Logano beats Truex at Martinsville with controversial bump-and-run

Published On October 28, 2018 | By John Haverlin | News, Top Posts

RIDGEWAY, Va. — Joey Logano aggressively put the bumper to Martin Truex Jr. in the final corner of the First Data 500, but it was a completely reasonable move.

Logano led 309 of 500 laps at Martinsville Speedway on Sunday and clinched a Championship 4 berth for the NASCAR Cup season finale at Homestead-Miami Speedway.

He and Truex were the class of the field, and it was clear that one of them would win. It came down to a dramatic, side-by-side battle in the closing laps and Logano did what he had to do to win, even if it meant upsetting the defending series champion.

“Obviously, (Truex and I) will talk someday. When? I don’t know yet,” Logano said. “We didn’t crash. We’ve seen that move here how many times? … That’s what this racetrack is all about. I would be expecting the same thing if the roles were reversed. I would be frustrated if I were him also.

“Every scenario is different, right? If I spun him out, I’d feel pretty bad right now. … The fact that he still finished in the top-three — we had a hard race and we raced the heck out of each other — the fact that he bumped me a couple of times, I get it.”

Truex said Logano made a “cheap” move. His argument was Logano didn’t race him as clean as he ran Logano.

“We raced them all clean and passed them clean all day long,” Truex said. “I pretty much had the feeling on the backstretch that was going to happen. There was nothing I could do about it. I can promise you I won’t forget what he did.

“I get that he wants to go to Homestead. I don’t know. I don’t race like that, and I don’t appreciate when others race me like that. Just to deliberately knock me out of the way I thought was a cheap shot. … It’s a cheap win. I hope he’s proud of himself.”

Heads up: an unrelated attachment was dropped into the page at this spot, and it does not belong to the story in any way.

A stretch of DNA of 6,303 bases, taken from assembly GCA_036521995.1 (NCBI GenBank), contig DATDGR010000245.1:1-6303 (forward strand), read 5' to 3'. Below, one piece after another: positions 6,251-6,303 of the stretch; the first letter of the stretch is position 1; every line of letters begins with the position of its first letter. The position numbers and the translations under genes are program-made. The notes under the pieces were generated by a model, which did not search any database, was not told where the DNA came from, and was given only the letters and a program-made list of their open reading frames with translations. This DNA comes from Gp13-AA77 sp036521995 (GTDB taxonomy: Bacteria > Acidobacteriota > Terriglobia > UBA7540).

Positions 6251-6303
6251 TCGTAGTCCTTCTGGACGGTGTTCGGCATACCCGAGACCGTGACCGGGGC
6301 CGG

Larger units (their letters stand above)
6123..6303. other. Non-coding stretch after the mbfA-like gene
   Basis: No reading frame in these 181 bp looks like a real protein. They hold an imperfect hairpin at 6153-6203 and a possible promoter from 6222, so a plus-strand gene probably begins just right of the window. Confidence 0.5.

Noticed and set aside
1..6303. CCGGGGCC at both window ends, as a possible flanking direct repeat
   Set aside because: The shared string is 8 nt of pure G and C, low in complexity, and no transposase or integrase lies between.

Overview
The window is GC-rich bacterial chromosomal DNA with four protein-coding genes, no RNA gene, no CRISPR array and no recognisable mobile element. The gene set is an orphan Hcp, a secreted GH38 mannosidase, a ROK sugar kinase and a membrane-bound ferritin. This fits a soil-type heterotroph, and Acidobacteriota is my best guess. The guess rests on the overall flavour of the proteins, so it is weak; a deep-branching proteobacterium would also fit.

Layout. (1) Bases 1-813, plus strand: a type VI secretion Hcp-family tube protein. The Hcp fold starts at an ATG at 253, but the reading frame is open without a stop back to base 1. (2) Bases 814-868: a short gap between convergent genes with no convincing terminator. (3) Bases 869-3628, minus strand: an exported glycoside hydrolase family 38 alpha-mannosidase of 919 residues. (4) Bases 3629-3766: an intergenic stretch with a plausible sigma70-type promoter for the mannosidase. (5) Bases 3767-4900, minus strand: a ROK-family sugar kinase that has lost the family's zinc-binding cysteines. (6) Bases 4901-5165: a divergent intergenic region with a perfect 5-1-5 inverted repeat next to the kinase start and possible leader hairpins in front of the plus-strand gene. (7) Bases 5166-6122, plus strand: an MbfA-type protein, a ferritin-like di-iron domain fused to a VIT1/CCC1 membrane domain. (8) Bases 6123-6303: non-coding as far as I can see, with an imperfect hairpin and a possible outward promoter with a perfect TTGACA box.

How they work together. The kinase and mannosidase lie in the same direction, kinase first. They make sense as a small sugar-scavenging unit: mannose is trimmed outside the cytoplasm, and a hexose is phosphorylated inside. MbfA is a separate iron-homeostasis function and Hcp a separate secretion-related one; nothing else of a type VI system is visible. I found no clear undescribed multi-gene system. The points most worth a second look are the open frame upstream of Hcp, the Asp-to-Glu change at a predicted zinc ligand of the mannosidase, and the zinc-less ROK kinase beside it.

Logano’s team owner Roger Penske said, “That’s as clean as a shot you can have.” He felt Truex’s comments were unfair and that he might be complaining more than he should.

“He’s a racer and should know better than to say that,” Penske said. “I didn’t hear Kyle Busch or (Kyle Larson) have any kind of conversation after (Chicagoland). … As far as I’m concerned, that’s just a comment that I don’t think we deserve. We’ll race him day after day. Stirring some controversy that he’s trying to spread. From my perspective, Joey drove a great race.”

Kurt Busch and Denny Hamlin chimed in their opinions of the finish. As Busch put it, Logano “leapfrogged” him in the standings with the victory, but believes his move was nonetheless warranted.

“Truex was probably being more of a gentleman, but he has to know the 22 has to win to advance through the playoffs,” Busch said. “I needed a different outcome with the winner but I am really glad that Joey won and has his ticket to Homestead, it just makes our road tougher.”

Hamlin said he saw the move coming as they raced down the backstretch on the final lap. He wouldn’t tell if it was a fair move or not, though. He believes it comes down to who you root for.

“I think it just depends on who your favorite driver is,” Hamlin said. I think the people that didn’t like (Logano’s move) don’t like Joey and the people that do like Joey. I think it’s just all about who you are and whether they like you or not. I think the 22 saw he was in a vulnerable position.

“They were side-by-side for two laps, and the 22 is on the outside. That’s a position where you can’t do anything to the leader. It looked to me like he conceded the spot on the white flag lap. Once I saw that he conceded the spot and followed behind him, I knew that we were in for an exciting Turns 3 and 4.”

Truex really doesn’t have too much to grumble about. He is tied with Kevin Harvick for third in the playoff standings and both would advance to Homestead if the Round of 8 ended today. Kyle Busch leads the points but Logano is the only one secured for the title race.

Photo: Sarah Crabill / Getty Images

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About The Author

— a Long Island, New York native, is a graduate of Arizona State University, where he studied communication and journalism. Since 2013, he has covered auto racing’s various forms, including NASCAR, IndyCar, Formula 1, IMSA, and Formula E. During his downtime, he likes to play his Les Paul guitar, hit the golf course and watch the New York Mets.

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